Discovery Cleared for Final Blast Off on November 1

By ken_kremer
October 27, 2010
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Discovery Cleared for Final Blast Off on November 1

Ken Kremer, Kennedy Space Center, Florida: NASA Shuttle managers have cleared Space Shuttle Discovery for her final blast off in just under one weeks time, on Monday, November 1 at 4:40 p.m. EDT from the Kennedy Space Center in Florida. The three day launch countdown will commence at 3 p.m. on Friday barring any unforeseen issues. Weather is notoriously unpredictable.

Senior NASA managers announced a unanimous “GO” for launch after concluding the Flight Readiness Review (FRR) during which they assessed the status and risks of the shuttle, payload and personnel and determined that all support systems and equipment are ready to support a launch.

The approval for launch comes on the heels of a deft repair job by technicians out at the launch pad to replace two seals on Discovery that were leaking a small amount of a toxic hypergolic rocket propellant – monomethyl hydrazine. The seals were located inside a flange on the right side orbital maneuvering system (OMS) engine.

“We’re in great shape out at the pad,” Shuttle Launch Director Mike Leinbach said. “We’ve used up our four days of contingency for that leak repair, but we’re right on schedule now. I see no reason right now at all that we can’t get into the launch countdown per plan on Friday afternoon.”

Testing of the fuel line seals after the repair showed they were properly aligned and that the flange was holding pressure and there were no indications of additional propellant leakage.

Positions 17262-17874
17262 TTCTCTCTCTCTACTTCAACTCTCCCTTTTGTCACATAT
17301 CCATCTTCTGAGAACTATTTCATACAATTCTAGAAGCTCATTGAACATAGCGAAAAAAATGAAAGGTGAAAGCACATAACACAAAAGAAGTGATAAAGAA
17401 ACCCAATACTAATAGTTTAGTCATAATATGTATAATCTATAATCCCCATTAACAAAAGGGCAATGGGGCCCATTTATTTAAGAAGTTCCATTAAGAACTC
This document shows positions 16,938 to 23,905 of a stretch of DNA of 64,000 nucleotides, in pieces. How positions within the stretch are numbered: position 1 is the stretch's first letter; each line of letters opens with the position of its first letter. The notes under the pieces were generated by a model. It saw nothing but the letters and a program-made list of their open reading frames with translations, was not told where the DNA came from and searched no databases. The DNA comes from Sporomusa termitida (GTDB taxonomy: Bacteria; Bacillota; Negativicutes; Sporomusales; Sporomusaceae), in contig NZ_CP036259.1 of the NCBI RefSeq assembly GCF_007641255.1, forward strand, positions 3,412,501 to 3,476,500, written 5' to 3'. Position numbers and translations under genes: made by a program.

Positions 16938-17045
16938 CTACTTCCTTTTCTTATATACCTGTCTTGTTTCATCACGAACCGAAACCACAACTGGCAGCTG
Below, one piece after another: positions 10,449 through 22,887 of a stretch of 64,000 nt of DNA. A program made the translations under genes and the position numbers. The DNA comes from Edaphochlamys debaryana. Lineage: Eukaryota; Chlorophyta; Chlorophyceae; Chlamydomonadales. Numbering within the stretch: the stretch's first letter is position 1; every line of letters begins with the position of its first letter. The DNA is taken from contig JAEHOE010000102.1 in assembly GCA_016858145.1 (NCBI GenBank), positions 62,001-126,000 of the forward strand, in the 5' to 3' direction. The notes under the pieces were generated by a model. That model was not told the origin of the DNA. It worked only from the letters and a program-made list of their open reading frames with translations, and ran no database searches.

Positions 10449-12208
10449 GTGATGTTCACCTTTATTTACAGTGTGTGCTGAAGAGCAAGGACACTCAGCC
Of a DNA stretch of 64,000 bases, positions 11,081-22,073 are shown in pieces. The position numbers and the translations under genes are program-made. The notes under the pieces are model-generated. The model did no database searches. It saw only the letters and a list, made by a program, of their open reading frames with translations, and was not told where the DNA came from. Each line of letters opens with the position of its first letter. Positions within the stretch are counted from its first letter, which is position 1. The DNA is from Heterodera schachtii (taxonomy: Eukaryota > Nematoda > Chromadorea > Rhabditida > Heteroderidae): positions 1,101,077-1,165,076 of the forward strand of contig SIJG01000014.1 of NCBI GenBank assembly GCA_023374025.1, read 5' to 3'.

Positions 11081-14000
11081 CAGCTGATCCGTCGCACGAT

“It’s a huge testament to the team doing the work,” said Mission Management Team Chairman Mike Moses.

The STS 133 mission is the 39th and last scheduled flight of Discovery on an 11 day flight with a crew of six veteran astronauts. They will deliver a new “bonus” room dubbed Leonardo to the International Space Station. Leonardo is the last major US pressurized module to be added to the ISS. Packed inside is the 300 pound Robonaut 2, the first human-like robot in space, which will become a permanent resident of the station.

The astronauts will grab Leonardo from the shuttle payload bay and permanently berth the module at an Earth facing port on the ISS at the Unity node on flight day 6. In addition to providing much needed storage space, Leonardo will also be used to conduct science experiments in such fields as fluid physics, materials science, biology and biotechnology.

Leonardo was converted into a Permanent Multipurpose Module (PMM) from its original construction and use as one of three Multi-purpose logistics modules or MPLM’s built in Italy. The module has been reinforced with over 200 pounds of additional armor plating to withstand the long duration effects of micrometeoroid bombardments.

The crew is led by four time flyer and Shuttle Commander Steve Lindsey. Joining Lindsey are Pilot Eric Boe and Mission Specialists Alvin Drew, Tim Kopra, Michael Barratt and Nicole Stott. They are set to arrive at the Cape on Thursday afternoon, October 28 after flying in from Houston. Drew and Kopra will conduct two spacewalks, each about six hours in duration . Barratt, Kopra and Stott have previously served as ISS crew members.

NASA mangers announced that Space Shuttle Discovery is slated to blast off on November 1, 2010 for her final flight following the successful repair of leaking fuel lines. Credit: Ken Kremer

Close-up of fuel line with propellant leak found inside Discovery’s right-side orbiter maneuvering system engine. Two seals were replaced in the flange over the weekend by engineers and techniciansworking at Pad 39 A. Credit: NASA-KSC